SAN JOSE, Calif. – Google's $12.5 billion bid for Motorola Mobility is all about the patents. The only people really happy about Google acquiring a smartphone and set-top business are Android's competitors.
By merging Motorola's 17,000 issued patents with its own, the Internet giant hopes to create a legal shield that protects the Android ecosystem from death by a thousand patent suits. Indeed, the legal threats against Google and its mobile partners have been growing as fast as Android's market share.
But a Motorola acquisition also creates a hornet's nest of problems for Google and its Android smartphone and set-top partners. A wide community of embedded developers in everything from airplanes to X-ray machines will now watch to see how well the ecosystem weathers the inevitable storms.
In the end, there's no doubt Google was bold, but it may take years before anyone knows whether it was wise.
Don't believe for a second Google wants to be a maker of smartphones or set-tops. Such hardware businesses with their complex supply chains and rapid product cycles are anathema to Web companies today.
Google clearly felt it had its back against the wall. In an August 3 blog post, Google's chief legal officer, David Drummond, signaled the rising heat when he made accusation of "a hostile, organized campaign against Android by Microsoft, Oracle, Apple and other companies, waged through bogus patents."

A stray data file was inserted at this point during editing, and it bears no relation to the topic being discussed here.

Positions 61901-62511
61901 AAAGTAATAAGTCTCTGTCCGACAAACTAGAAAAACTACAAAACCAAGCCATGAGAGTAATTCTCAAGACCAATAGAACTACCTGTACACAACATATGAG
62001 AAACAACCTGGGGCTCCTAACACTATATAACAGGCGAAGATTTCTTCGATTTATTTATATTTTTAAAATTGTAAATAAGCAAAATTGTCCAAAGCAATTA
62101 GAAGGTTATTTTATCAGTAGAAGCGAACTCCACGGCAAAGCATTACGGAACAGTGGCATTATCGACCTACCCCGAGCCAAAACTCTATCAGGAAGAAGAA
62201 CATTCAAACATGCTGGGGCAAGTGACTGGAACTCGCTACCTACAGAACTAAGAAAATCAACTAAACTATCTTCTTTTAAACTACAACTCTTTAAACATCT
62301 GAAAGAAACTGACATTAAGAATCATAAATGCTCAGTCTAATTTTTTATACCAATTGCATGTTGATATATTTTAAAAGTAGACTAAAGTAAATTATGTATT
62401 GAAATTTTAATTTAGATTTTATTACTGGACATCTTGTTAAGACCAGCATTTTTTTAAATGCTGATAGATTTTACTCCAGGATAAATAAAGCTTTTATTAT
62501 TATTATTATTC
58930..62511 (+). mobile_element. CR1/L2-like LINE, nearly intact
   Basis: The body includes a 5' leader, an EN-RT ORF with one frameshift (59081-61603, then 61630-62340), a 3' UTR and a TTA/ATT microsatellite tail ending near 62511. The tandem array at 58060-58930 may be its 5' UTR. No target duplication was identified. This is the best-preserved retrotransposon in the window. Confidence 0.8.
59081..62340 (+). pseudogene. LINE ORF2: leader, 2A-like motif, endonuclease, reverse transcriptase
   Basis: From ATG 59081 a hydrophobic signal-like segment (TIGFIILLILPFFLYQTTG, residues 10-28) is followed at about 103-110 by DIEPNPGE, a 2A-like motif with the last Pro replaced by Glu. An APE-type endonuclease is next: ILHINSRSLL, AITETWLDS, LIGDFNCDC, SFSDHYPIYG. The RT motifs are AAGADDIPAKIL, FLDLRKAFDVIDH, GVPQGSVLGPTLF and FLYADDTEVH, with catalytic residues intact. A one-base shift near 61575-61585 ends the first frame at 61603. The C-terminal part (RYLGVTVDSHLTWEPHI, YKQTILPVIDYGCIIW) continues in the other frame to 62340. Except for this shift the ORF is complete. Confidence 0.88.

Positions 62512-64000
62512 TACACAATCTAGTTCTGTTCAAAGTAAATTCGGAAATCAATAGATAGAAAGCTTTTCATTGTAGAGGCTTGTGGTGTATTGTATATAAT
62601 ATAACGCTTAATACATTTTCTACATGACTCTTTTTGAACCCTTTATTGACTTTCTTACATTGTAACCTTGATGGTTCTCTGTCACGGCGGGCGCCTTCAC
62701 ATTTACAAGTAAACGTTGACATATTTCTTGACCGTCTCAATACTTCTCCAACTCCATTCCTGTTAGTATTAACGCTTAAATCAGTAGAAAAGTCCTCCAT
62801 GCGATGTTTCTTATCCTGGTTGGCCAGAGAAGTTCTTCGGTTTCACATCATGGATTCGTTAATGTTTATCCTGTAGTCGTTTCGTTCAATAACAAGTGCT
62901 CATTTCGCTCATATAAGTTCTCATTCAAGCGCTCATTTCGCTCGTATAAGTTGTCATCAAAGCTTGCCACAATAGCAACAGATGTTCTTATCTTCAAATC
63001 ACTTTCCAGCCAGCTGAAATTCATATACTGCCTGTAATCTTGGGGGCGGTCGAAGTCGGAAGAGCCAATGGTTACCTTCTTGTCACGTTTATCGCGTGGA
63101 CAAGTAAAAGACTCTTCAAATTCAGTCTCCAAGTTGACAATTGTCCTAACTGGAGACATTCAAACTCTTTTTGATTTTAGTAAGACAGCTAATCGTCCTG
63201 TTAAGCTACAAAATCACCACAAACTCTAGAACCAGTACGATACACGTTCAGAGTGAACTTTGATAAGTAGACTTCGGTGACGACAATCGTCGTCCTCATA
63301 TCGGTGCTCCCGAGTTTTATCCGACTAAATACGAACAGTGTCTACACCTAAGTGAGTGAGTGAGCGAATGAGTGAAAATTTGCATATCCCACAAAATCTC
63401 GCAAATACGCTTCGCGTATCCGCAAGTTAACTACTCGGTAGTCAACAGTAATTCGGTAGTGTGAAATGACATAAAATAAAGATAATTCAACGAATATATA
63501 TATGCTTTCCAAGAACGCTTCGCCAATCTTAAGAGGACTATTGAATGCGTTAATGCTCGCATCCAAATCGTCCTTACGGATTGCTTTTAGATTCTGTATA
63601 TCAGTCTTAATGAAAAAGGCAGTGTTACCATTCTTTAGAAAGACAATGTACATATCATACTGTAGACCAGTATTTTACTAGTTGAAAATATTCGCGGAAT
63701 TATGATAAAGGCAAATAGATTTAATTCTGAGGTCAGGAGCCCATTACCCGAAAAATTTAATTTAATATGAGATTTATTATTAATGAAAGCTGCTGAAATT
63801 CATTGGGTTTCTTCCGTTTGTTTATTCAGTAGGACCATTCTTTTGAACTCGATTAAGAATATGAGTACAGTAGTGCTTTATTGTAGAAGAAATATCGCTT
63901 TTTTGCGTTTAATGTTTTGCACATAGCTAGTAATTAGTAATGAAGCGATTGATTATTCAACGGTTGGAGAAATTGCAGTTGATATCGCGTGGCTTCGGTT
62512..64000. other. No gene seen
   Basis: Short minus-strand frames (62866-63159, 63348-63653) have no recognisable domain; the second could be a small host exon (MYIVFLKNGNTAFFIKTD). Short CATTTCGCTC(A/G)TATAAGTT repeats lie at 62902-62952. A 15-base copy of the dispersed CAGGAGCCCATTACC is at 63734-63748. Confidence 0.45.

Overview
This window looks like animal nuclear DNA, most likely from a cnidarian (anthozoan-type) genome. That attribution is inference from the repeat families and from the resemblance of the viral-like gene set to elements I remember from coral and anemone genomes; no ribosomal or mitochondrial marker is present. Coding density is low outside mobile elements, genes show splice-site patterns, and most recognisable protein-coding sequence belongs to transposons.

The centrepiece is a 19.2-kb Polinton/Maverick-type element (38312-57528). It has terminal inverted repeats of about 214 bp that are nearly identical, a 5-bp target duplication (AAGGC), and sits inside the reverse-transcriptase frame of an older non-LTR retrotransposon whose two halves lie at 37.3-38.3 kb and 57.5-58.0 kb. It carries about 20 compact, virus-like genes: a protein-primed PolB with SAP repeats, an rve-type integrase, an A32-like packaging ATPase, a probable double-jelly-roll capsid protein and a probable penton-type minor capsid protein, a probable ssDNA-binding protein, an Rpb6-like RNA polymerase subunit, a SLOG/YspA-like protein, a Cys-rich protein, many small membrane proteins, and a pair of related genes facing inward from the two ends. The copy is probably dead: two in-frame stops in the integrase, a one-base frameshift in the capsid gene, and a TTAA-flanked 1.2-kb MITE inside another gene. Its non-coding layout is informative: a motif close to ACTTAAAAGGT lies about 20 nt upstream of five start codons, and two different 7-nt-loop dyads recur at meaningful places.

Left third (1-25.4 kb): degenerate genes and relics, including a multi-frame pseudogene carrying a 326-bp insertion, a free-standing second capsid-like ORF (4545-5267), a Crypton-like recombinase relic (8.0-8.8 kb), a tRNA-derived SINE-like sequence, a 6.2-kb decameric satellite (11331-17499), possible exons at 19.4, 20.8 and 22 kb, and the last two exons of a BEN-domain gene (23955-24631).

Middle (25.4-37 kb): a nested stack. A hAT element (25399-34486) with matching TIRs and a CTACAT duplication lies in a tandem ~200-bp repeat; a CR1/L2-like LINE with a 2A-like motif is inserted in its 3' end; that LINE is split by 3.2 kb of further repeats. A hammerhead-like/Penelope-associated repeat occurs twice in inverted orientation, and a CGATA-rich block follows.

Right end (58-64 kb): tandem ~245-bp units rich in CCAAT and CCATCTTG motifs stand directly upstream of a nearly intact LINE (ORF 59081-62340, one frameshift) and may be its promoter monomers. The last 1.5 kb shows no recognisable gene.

Oracle shot one of the first big volleys in August 2010 when it filed a broad suit against Google for infringement Java patents in Android. Drummond pointed to separate suits against Android partners including Barnes & Noble, HTC, Motorola and Samsung.
In a more low profile effort, Apple, EMC, Microsoft and Oracle quietly created a consortium called CPTN Holdings LLC to buy 882 Novell patents that read broadly on areas including open source software including Linux and virtualization. The U.S. Department of Justice forced the companies in April to revise their deal in an effort to ensure the patents would be fairly licensed.
The big blow came last month when a consortium including Apple, Microsoft and Research in Motion acquired for $4.5 billion about 6,000 Nortel patents, many of them said to be fundamental wireless patents. Google quickly bought 1,000 patents from IBM, but it clearly thought the move was not enough.
With the Nortel patents, competitors could levy patent licensing fees of as much as $15 per Android handset, Drummond said in his blog. Press reports suggested Microsoft stood to make more on the sale of Android handsets than on its one Windows Mobile 7 software.